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Sales Characteristics

David Settergen
Former VP, Marketing and Sales at GECAS

Learning outcomes

  • How honesty is crucial in negotiation
  • Advice for young salespeople
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Executive Bio

David Settergen

Former VP, Marketing and Sales at GECAS

From 2001-14, David was the VP of Marketing and Sales in APAC for GECAS, one of the largest aircraft leasing companies globally. He executed over 50 transactions per year at GECAS and has relationships with all the major airlines in Asia and the Middle East. He then spent 2 years at AerSale in Singapore where he sold and executed purchase and leasebacks. David started his career at GE where he spent 14 years working across engine services and support and GECAS. Read more

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Interview Transcript

In your experience, what characteristics do the best salespeople have?

Back to the honesty thing, I think is one part. A bit of tenacity always helps, particularly internally. My bigger fights are usually internally, as opposed to externally, trying to get pricing or allocation, for my customer, rather than somebody else. Often, those are the bigger fights.

So you have to represent your customer, internally, but you also represent the company to the customer, externally?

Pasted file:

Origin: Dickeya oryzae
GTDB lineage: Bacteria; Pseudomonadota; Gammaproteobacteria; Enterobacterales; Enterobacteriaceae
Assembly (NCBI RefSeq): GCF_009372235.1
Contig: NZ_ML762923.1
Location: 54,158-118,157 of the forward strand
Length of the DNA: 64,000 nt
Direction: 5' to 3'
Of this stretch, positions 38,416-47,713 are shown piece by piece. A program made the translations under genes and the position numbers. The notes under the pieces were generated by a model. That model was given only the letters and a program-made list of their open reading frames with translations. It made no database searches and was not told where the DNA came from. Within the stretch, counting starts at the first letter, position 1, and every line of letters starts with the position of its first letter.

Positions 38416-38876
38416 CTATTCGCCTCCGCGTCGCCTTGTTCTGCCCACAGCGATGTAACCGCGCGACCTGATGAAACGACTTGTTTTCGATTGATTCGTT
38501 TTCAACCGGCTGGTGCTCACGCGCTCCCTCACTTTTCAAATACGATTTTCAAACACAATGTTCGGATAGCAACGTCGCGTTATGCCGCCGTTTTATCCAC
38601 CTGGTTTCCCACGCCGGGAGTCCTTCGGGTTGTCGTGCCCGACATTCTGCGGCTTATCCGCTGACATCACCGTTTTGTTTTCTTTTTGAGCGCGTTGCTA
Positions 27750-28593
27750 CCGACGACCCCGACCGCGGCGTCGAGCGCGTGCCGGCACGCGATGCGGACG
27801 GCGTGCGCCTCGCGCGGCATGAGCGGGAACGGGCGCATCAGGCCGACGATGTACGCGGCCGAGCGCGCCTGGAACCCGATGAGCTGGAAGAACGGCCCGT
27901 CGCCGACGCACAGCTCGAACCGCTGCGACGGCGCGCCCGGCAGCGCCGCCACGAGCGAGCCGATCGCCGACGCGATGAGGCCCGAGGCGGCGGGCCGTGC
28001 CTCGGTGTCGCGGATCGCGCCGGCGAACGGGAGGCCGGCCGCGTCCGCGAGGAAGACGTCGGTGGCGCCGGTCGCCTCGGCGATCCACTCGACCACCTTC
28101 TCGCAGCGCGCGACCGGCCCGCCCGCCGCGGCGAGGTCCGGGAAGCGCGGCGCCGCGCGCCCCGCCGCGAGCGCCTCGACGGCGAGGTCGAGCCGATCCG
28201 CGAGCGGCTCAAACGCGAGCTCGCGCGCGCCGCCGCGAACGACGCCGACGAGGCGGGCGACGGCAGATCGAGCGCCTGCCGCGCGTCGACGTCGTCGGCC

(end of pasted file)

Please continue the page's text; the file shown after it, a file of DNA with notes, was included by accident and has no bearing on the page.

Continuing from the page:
Yes; that’s correct. It’s a double-edged sword, but those that do it well can be quite successful.

How do you approach that when, internally, you’ve got a South East Asian airline and they want a lower rate, potentially, or a more complex structure? How do you pitch, internally, for that?

It’s not easy, particularly as you are doing it by phone. On some occasions, we had advocates, internally, at the headquarters, that would help pitch our deals. That was successful, to some degree. Ultimately, it’s my deal at the end, so you’re fighting as much as you can. Hopefully, your manager is in your corner. The worst situation is when your manager has got two or three sales guys who are all fighting for the same asset and it becomes a big of a chicken fight.

What piece of advice would you have to younger salespeople today?

For younger people coming in, I would say, look at all opportunities. There are opportunities everywhere. I started out in aviation maintenance, supporting GE and F-16 engines, in Europe and the Middle East and then moving to China, supporting commercial engines. I never thought I’d be a finance guy, but here I am. It pays to network; it pays to be genuine and get to know people. People will remember you if you’re open and honest. I was lucky, as a young guy in GE, to have a lot of people recognize and support me through the years. It’s tremendous that I still have those people in my corner. Those things pay themselves back tremendously.

Just get out there and be curious. If you see an area of business that you like, pursue it and ask people. There are a lot of people that are willing to be mentors and give advice, particularly to young people.

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